Ulcerative colitis (UC) is an inflammatory bowel disease (IBD). It causes long-lasting inflammation and ulcers in your digestive tract.

People with UC will experience flare-ups, where the symptoms of the condition become worse, and periods of remission, which are times when the symptoms go away.

The goal of treatment is remission and an improved quality of life. It’s possible to go years without any flare-ups.

When you enter a state of remission, your UC symptoms improve. Remission is usually a sign that your treatment plan is working. It’s likely that you’ll use medication to bring you into a state of remission.

Medications for UC treatment and remission may include:

  • 5-aminosalicylates (5-ASAs), such as mesalamine (Canasa, Lialda, Pentasa) and sulfasalazine (Azulfidine)
  • biologics, such as infliximab (Remicade), golimumab (Simponi), and adalimumab (Humira)
  • corticosteroids
  • immunomodulators

According to recent clinical guidelines, the medications you’re prescribed will depend on factors such as:

  • whether your UC was mild, moderate, or severe
  • whether treatments are needed to induce or to maintain remission
  • how your body has responded, in the past, to UC therapies such as 5-ASA therapy

Continue taking your medication while you’re in remission. Your symptoms may return if you stop. If you do want to stop treatment, discuss it with your doctor beforehand.

Lifestyle changes, such as the following, are also an important part of your continued treatment plan:

Manage your stress

Some stress is unavoidable, but try to avoid stressful situations when you can. Ask for more help around the house, and don’t take on more than you can manage.

Try to create a lifestyle with as little stress as possible. Get 16 tips for relieving stress here.

Stop smoking

Smoking can lead to flare-ups. Talk to your doctor about smoking cessation programs.

If other people in your household smoke, plan to quit smoking together. Not only will this eliminate the temptation to have a cigarette, but also you’ll be able to support one another.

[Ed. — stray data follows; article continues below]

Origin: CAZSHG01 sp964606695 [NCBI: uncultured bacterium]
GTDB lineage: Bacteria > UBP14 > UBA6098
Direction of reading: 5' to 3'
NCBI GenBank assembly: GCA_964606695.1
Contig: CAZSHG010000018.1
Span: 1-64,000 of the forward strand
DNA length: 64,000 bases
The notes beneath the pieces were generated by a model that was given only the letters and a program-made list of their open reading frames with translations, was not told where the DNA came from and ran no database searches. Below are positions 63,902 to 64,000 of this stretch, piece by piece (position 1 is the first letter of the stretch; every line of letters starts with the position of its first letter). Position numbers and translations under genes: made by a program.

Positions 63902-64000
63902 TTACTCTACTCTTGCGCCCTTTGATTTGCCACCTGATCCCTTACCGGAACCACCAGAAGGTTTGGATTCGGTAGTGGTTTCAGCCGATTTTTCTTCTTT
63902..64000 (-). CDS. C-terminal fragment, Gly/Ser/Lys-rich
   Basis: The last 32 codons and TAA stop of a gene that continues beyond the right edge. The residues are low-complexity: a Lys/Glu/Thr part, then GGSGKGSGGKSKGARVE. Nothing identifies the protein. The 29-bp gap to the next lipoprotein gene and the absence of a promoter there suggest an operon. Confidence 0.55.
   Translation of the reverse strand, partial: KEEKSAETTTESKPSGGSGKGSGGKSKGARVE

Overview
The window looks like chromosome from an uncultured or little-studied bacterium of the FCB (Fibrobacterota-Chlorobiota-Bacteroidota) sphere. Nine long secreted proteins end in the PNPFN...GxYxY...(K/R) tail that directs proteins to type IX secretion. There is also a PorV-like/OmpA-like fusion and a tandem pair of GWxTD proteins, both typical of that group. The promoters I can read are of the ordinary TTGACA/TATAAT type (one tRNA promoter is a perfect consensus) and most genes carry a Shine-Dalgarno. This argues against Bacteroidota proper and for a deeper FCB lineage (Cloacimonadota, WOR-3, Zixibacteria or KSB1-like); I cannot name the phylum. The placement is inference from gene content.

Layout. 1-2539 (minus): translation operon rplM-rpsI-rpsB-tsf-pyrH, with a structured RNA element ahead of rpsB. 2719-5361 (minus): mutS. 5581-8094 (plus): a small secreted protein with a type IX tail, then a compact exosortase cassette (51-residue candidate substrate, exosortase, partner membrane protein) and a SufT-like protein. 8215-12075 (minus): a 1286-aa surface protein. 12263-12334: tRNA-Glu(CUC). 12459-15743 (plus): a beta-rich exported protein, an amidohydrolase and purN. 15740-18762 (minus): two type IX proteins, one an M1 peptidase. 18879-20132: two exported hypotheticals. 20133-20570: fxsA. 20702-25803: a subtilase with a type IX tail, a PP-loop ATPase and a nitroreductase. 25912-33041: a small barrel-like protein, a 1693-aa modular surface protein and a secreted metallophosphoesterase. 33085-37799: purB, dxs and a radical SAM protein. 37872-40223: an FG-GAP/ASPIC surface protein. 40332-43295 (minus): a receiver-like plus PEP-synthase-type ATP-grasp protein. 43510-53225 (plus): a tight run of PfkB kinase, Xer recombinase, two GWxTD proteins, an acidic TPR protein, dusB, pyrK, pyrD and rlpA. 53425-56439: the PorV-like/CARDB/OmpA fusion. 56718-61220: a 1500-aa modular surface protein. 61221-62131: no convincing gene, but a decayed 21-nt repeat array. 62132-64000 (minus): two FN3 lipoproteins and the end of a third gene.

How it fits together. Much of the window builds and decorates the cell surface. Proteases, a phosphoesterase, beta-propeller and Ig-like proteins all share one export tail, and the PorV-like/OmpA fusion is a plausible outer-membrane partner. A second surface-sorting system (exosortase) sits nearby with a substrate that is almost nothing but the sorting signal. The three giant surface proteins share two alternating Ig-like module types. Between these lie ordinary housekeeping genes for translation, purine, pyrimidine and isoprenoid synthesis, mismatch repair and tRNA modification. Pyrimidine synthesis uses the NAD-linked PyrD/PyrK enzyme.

Find other things to do during the time when you’d normally smoke. Take a 10-minute walk around the block, or try chewing gum or sucking on mints. Quitting smoking will take work and commitment, but it’s an important step toward staying in remission.

Take your medication as prescribed

Some medications may negatively affect your UC medication. This includes vitamins and supplements.

Tell your doctor about everything you’re taking, and ask about any food interactions that might make your medicine less effective.

Get regular checkups

Your doctor will likely recommend regular checkups.

Stick with the schedule. If you suspect a flare-up or if you start experiencing any side effects from your medication, contact your doctor.


Aim to exercise for at least 30 minutes five times per week. This a recommendation for physical activity in adults by the American Heart Association (AHA).

Exercise can include anything from climbing stairs to walking briskly around the block.

Maintain a healthy diet

Some foods, such as high-fiber ones, can increase your risk for flare-ups or may be more difficult for you to digest. Ask your doctor about foods you should avoid and foods you may want to include in your diet.

Keep a diary of flare-ups

When you experience a flare-up, try to write down:

  • what you ate
  • how much medication you took that day
  • other activities that you were involved in

This will help your doctor adjust your medication dosage.

Diet can play a role in UC flare-ups, but a universal diet to help prevent these flare-ups doesn’t exist. Instead, you’ll need to work with your gastroenterologist and possibly a nutritionist to create a diet plan that’ll work for you.

While everyone reacts differently to foods, some foods you may need to avoid or eat in smaller quantities. This includes foods that are:

  • spicy
  • salty
  • fatty
  • greasy
  • made with dairy
  • high in fiber

You may also need to avoid alcohol.

Use a food diary to help you identify your trigger foods. You may also want to eat smaller meals throughout the day to avoid extra discomfort from inflammation.

Speak with your gastroenterologist if you feel any flare-ups returning so you can work on a diet adjustment together.

You can still live a healthy life if you have UC. You can continue to eat delicious foods and stay in remission if you follow your treatment plan and let your doctor know about any changes in your health.

Around 1.6 million Americans have some type of IBD. A number of online or in-person support groups are available. You can join one or more of them to find additional support for managing your condition.

UC isn’t curable, but you can do things to help keep your condition in remission. Follow these tips:

Tips for staying healthy

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